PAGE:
The sudden report of musketry in the distance, indicated that our advance had come into close proximity with the rebel pickets, and a lively forward run was observable through the whole line of the cavalry force. (The cavalry of the First division, under General Blunt, joined our force one mile below Oliver's farm, on the telegraph road.) On we went, driving in picket after picket, and this was done with such a speed, that the rebel regiments of cavalry, stationed at a little village called Dripping Springs, (about nine or ten miles north of Van Buren,) had scarcely time to pack their wagons, which they commenced to do when they heard the first firing on their pickets. They left, therefore, the most of their camp equipage behind them, and took up their usual vocation and skedaddled, helter-skelter, over mountains and ravines, strewing the whole road down to Van Buren, with more than one half of the articles, which the haste in which it was done had allowed them to pack on their wagons. Wagon-covers, tents, carpet-sack and contents, drawers, harnesses, saddles, etc., etc., following one after another, the nature of the road, a constant up and down, addling not a little to the successful emptying of their wagons; smashed ambulances and wagons which were lying along the road, also proving the great hurry in which they must have skedaddled. The distance charged over by our cavalry from Dripping Springs toward Logtown, could have been selected as an admirable ground for one of those old-fashioned breakneck steeple-chases of Auld England.

When our forces neared Logtown, which is but one mile distant from Van Buren, and separated therefrom only by a hill or mountain, our mountain howitzers were brought forward, and the cavalry force deployed to the right and left. After a few shots from the howitzers, the cavalry en masse at about twelve o'clock M. made a dash into Van Buren, down-hill. Part of the cavalry went into the city, and some after three stern-wheelboats, which, as was observed from the hill, were making a down-stream skedaddle. These stamboats were loaded principally with corn, and during the downward trip all available hands were engaged in lightening the crafts, by tumbling the corn overboard; the whole Arkansas River, as far as could be seen, was but one floating mass of corn. The hindmost boat, the Frederick Nortrebe, first gave up the contest, by landing about two and a half miles below Van Buren, near the opposite shore, all hands, officers and crew, jumping into the water and wading to the dry land, making their escape into the woods. Before the crew jumped, our men fired into the boat, and landed about twenty shots into the pilot-house and Texas. This firing hastened the speed of the fleeing. About this time the most of the cavalry cast of Van Buren, went in pursuit of the other two steamboats, which were then almost rounding the point; only Major Bauzof's command, consisting of company A, First Missouri, and Major McKee's command of the Seventh Missouri volunteer cavalry, remaining opposite the Frederick Nortrebe.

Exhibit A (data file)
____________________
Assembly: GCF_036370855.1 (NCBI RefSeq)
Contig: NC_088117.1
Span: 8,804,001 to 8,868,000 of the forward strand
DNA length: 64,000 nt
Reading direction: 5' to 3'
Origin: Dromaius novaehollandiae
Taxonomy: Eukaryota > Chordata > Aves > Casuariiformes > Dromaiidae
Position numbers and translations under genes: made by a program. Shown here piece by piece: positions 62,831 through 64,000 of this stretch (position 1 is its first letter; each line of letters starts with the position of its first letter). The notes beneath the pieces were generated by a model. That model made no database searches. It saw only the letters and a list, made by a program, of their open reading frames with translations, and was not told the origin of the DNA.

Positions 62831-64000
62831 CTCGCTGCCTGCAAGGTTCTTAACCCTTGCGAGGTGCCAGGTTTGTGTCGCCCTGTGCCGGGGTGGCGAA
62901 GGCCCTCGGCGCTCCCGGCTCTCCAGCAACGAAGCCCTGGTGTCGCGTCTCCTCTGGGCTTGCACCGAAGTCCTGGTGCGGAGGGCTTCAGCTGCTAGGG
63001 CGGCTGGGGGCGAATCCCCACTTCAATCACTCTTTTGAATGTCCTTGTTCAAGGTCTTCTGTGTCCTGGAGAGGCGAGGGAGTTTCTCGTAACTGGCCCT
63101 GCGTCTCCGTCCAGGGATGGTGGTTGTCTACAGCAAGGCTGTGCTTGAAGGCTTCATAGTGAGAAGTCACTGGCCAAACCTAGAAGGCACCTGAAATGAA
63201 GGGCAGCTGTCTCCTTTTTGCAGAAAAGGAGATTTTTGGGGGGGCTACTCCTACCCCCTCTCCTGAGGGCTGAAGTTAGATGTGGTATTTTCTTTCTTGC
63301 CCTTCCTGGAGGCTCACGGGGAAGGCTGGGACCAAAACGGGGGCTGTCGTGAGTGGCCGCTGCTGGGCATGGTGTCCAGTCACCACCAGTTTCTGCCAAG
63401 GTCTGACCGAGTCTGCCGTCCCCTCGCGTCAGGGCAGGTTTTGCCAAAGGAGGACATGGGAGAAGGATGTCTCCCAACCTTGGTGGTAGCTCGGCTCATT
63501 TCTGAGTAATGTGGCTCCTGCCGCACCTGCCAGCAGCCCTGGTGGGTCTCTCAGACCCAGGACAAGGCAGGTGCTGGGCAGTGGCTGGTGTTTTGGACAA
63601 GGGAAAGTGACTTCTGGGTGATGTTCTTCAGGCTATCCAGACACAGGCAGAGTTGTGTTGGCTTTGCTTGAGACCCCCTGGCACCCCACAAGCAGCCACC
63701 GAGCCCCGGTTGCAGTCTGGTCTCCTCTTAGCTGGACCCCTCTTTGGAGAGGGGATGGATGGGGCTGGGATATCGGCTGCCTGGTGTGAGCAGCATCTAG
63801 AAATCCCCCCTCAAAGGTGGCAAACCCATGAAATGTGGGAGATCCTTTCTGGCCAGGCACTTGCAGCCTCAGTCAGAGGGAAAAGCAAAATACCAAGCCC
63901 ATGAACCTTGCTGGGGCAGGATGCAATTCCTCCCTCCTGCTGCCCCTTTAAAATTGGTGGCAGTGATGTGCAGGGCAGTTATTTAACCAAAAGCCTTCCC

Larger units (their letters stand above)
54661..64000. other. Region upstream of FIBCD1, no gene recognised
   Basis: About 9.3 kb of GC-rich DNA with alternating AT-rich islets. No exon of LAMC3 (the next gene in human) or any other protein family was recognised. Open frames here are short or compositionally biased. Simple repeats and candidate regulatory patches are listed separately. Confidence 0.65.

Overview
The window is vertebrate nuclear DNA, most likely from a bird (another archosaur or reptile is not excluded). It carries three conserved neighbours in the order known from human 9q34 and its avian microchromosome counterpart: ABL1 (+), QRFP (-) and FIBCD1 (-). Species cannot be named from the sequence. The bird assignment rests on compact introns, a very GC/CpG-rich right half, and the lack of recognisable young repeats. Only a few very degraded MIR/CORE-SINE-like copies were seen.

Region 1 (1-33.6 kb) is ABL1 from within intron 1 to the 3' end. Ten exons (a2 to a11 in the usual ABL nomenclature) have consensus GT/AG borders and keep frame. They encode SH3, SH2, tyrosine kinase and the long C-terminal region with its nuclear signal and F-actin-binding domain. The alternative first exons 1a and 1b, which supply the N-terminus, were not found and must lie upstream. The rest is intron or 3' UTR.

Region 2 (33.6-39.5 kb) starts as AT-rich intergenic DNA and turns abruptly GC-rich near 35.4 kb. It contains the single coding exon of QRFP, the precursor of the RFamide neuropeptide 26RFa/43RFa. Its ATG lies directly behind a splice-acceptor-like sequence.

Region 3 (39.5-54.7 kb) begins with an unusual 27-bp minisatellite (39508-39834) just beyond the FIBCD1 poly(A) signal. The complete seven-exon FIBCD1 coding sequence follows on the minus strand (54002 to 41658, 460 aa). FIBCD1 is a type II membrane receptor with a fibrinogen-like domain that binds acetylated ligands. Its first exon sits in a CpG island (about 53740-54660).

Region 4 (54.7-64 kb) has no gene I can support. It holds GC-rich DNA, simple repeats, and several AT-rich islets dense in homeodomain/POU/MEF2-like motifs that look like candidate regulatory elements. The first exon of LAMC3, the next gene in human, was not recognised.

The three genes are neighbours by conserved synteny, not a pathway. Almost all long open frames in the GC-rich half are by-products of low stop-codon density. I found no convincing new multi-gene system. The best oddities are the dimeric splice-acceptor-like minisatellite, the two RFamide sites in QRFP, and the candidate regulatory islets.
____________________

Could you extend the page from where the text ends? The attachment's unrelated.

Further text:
After a short time there appeared three persons opposite, one of them carrying a white flag. On our signal, they crossed over to this side in a skiff. General Blunt, who had arrived on the spot in the mean time, and his Adjutant-General, Lieutenant-Colonel Moonlight, and some other officers, jumped into the skiff and cared back to the skiff, with intentions to take a trip on the F. Nortrebe to Van Buren, (General Blunt having first asked what the captain of the Nortrebe would charge for such trip); and as soon as the boat could get off, (it being aground amidship, the machinery during all this time not having stopped, worked the boat fast aground,) it made its way toward Van Buren. One mountain howitzer [309] and one company of cavalry remaining on the spot, to see to the proper fulfilment of the contract entered into by General Blunt and the steamboat captain, who, by the way was a very gentlemanly fellow. The other cavalry, which had gone down under command of Col. Cloud of Kansas, soon secured the other two steamboats, the Key West and Rose Douglass, (one of them being captured by company E, First Missouri volunteer cavalry, Capt. Fuller;) and also a lot of rebel transportation, which was skedaddling fast. Thus ended the downward trips of these boats, and rebel teams of Col. Lane's regiment of Texas Partisan Rangers.